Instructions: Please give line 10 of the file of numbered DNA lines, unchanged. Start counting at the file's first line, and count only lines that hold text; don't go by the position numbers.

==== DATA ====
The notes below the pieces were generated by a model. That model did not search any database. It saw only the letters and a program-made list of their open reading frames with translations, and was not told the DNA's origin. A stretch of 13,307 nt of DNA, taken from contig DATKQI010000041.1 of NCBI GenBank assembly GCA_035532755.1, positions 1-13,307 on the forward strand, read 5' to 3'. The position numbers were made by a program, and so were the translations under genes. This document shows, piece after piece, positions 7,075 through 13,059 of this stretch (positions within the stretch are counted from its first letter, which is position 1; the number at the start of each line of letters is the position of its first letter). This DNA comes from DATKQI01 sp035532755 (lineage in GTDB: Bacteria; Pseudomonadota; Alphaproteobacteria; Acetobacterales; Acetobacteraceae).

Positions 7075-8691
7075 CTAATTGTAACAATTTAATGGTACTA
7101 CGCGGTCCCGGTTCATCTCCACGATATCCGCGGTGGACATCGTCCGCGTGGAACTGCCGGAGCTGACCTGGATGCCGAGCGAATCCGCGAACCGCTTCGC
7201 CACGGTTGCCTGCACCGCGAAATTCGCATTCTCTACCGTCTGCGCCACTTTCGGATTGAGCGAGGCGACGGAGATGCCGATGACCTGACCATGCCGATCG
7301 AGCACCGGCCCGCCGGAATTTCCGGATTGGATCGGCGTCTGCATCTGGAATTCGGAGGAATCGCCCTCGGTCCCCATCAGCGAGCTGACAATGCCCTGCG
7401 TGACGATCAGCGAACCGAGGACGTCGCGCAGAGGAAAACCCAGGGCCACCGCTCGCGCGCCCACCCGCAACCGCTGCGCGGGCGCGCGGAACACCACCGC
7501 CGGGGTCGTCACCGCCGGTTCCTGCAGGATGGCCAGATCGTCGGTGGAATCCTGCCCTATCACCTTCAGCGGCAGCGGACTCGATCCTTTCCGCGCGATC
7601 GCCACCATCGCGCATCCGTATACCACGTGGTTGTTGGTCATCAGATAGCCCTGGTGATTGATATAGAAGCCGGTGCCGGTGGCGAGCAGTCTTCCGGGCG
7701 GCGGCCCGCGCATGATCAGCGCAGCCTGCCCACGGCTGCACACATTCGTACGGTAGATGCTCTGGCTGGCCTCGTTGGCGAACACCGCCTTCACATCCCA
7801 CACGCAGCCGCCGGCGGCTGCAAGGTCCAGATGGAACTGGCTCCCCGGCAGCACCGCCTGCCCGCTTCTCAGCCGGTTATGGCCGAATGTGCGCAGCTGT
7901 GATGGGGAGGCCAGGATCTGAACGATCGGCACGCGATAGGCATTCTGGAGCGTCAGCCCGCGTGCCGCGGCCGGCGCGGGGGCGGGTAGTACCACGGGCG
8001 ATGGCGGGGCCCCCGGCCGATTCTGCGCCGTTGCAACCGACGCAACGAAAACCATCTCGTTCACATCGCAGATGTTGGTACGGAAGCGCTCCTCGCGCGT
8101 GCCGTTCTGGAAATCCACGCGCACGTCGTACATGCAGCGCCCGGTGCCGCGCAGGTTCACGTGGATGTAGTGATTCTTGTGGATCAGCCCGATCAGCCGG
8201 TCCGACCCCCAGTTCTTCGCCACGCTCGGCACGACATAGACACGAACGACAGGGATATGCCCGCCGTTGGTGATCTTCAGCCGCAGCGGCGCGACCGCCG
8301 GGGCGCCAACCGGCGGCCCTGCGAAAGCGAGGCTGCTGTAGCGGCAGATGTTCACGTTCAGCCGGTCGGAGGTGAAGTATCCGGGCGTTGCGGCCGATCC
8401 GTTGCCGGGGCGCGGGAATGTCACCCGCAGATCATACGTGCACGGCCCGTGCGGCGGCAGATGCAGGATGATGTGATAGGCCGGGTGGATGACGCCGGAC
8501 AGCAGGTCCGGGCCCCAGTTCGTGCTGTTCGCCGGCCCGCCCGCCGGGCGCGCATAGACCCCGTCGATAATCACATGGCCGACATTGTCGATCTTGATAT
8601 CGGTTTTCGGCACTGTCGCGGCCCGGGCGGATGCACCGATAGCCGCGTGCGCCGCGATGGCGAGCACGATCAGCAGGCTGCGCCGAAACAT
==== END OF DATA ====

7701 GCGGCCCGCGCATGATCAGCGCAGCCTGCCCACGGCTGCACACATTCGTACGGTAGATGCTCTGGCTGGCCTCGTTGGCGAACACCGCCTTCACATCCCA